In order to do useful simulation computations, we need to not just execute computations at each element of a mesh. We also need those computations to access data from *neighboring* elements. That is, we need some way to access the mesh’s *topology* inside of our functions.

```
import 'ebb'
local L = require 'ebblib'
local ioOff = require 'ebb.domains.ioOff'
local PN = require 'ebb.lib.pathname'
local mesh = ioOff.LoadTrimesh( PN.scriptdir() .. 'bunny.off' )
local vdb = require('ebb.lib.vdb')
```

We’ll start this program again the same way, except we’ll load the Stanford bunny mesh instead of the octahedron.

```
local timestep = L.Constant(L.double, 0.45)
local conduction = L.Constant(L.double, 1.0)
```

Here we use an alternative to global variables to define quantities that will be constant over the course of a simulation. By defining these quantities as constants, we allow for Ebb to more aggressively optimize their use in code.

```
mesh.vertices:NewField('t', L.double):Load(0)
mesh.vertices:NewField('d_t', L.double):Load(0)
```

We also define a temperature field and change in temperature field. However, if we just ran the simulation with temperature 0 everywhere, nothing would happen.

```
local function init_temperature(idx)
if idx == 0 then return 1000 else return 0 end
end
mesh.vertices.t:Load(init_temperature)
```

So instead, we use a Lua function (taking the vertex index in a range `0`

to `mesh.vertices:Size()-1`

) that returns the temperature that each vertex should be initialized to. We use this function to place a bunch (1000) of units of temperature on the first vertex.

```
local ebb compute_update ( v : mesh.vertices )
var sum_t : L.double = 0.0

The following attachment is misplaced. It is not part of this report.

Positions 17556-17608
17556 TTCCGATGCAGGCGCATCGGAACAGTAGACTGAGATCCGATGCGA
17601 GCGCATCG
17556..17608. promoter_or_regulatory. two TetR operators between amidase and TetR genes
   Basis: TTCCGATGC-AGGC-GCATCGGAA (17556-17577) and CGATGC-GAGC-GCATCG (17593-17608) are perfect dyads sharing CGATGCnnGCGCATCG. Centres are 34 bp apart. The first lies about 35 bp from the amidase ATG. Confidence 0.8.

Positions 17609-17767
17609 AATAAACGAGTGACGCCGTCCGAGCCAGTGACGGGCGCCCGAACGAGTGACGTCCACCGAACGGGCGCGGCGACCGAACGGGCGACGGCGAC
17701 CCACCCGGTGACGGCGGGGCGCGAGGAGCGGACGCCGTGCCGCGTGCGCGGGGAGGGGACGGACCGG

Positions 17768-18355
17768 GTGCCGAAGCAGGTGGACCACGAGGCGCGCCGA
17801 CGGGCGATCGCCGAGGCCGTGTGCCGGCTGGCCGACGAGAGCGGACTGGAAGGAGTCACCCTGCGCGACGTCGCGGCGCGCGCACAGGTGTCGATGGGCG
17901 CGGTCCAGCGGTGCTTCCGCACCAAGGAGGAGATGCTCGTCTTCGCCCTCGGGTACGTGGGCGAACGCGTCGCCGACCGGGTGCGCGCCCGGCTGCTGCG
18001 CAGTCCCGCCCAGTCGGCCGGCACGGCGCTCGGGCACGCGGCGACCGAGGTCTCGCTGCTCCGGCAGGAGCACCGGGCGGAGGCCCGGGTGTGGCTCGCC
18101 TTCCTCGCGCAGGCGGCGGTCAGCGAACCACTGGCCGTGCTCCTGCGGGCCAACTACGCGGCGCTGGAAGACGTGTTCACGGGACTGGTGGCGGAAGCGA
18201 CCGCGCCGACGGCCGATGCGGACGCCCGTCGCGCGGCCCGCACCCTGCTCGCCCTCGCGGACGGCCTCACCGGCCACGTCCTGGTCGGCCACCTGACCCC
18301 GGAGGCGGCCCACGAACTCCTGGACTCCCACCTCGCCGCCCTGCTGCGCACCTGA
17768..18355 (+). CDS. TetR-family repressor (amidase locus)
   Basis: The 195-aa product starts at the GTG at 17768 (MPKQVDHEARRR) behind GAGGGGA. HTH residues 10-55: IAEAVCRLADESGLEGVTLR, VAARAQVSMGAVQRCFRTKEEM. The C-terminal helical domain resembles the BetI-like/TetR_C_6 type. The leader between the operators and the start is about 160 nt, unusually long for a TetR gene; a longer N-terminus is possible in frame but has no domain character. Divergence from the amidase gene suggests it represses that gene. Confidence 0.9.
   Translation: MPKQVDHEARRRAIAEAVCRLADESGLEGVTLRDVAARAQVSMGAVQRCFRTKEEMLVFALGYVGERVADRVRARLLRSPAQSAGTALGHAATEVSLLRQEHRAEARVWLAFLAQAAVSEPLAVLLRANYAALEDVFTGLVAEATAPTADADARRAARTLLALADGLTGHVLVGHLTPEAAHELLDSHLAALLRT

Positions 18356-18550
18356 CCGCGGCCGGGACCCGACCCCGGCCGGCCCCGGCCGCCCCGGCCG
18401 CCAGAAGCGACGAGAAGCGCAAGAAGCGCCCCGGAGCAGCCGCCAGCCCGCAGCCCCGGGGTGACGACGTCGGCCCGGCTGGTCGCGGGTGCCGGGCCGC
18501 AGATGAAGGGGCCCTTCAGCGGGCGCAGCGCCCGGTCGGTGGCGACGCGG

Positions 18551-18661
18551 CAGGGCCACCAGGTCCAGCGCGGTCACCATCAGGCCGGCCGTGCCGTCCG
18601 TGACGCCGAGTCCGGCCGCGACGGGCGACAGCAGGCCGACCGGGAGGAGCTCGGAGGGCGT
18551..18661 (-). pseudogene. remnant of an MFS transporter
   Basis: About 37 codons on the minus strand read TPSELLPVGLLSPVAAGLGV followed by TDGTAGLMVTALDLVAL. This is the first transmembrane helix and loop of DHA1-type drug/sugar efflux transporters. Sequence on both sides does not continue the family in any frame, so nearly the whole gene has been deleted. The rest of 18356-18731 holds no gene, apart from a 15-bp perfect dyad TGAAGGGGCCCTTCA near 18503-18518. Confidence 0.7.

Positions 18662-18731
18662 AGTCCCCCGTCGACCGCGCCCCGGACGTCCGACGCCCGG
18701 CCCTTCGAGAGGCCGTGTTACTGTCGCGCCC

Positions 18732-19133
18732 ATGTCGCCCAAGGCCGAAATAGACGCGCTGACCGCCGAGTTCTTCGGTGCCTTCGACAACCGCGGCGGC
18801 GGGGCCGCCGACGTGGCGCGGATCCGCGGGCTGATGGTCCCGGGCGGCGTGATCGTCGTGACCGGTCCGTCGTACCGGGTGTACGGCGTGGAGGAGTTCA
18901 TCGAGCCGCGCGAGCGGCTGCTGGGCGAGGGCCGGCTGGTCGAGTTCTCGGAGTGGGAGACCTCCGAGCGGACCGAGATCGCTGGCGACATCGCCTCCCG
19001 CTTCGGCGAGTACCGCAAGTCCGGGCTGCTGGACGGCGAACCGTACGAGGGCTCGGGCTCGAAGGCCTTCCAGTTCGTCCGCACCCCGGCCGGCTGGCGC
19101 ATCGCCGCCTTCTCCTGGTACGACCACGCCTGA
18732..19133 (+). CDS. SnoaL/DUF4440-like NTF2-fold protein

var count = 0
for e in v.edges do
sum_t += e.head.t
count += 1
end
var avg_t = sum_t / count
var diff_t = avg_t - v.t
v.d_t = timestep * conduction * diff_t
end
local ebb apply_update ( v : mesh.vertices )
v.t += v.d_t
end
```

We use two functions to define a step of heat diffusion. The first function computes a change in temperature and the second one applies it. (This may seem strange, but let’s try to understand what the functions are doing before we figure out why there are two of them; we’ll discuss the reason for using two functions in the next example program.)

The first function `compute_update()`

loops over the edges of a given vertex `for e in v.edges do ...`

, in order to compute the average temperature of the neighboring vertices. Then we simply update the current temperature to be a bit more similar to the average neighboring temperature. This is a pretty standard heat diffusion simulation strategy.

Notice that we were able to loop over the edges of the vertex, and then access the temperature at `e.head.t`

. These are two of the forms of neighbor access provided by the triangle mesh domain library. They allow us to access other nearby elements starting from the *centered* element of the function that was passed in as the parameter.

```
local ebb visualize ( v : mesh.vertices )
vdb.color({ 0.5 * v.t + 0.5, 0.5-v.t, 0.5-v.t })
vdb.point(v.pos)
end
```

As before, we write a simple visualization function for VDB. This time, we use the color channel to visualize the heat of a point

```
for i=1,360 do
mesh.vertices:foreach(compute_update)
mesh.vertices:foreach(apply_update)
vdb.vbegin()
vdb.frame()
mesh.vertices:foreach(visualize)
vdb.vend()
end
```

The simulation loop is almost identical to last time. If you run the program with visualization, you should see the heat (in red) spread out over the bunny’s back.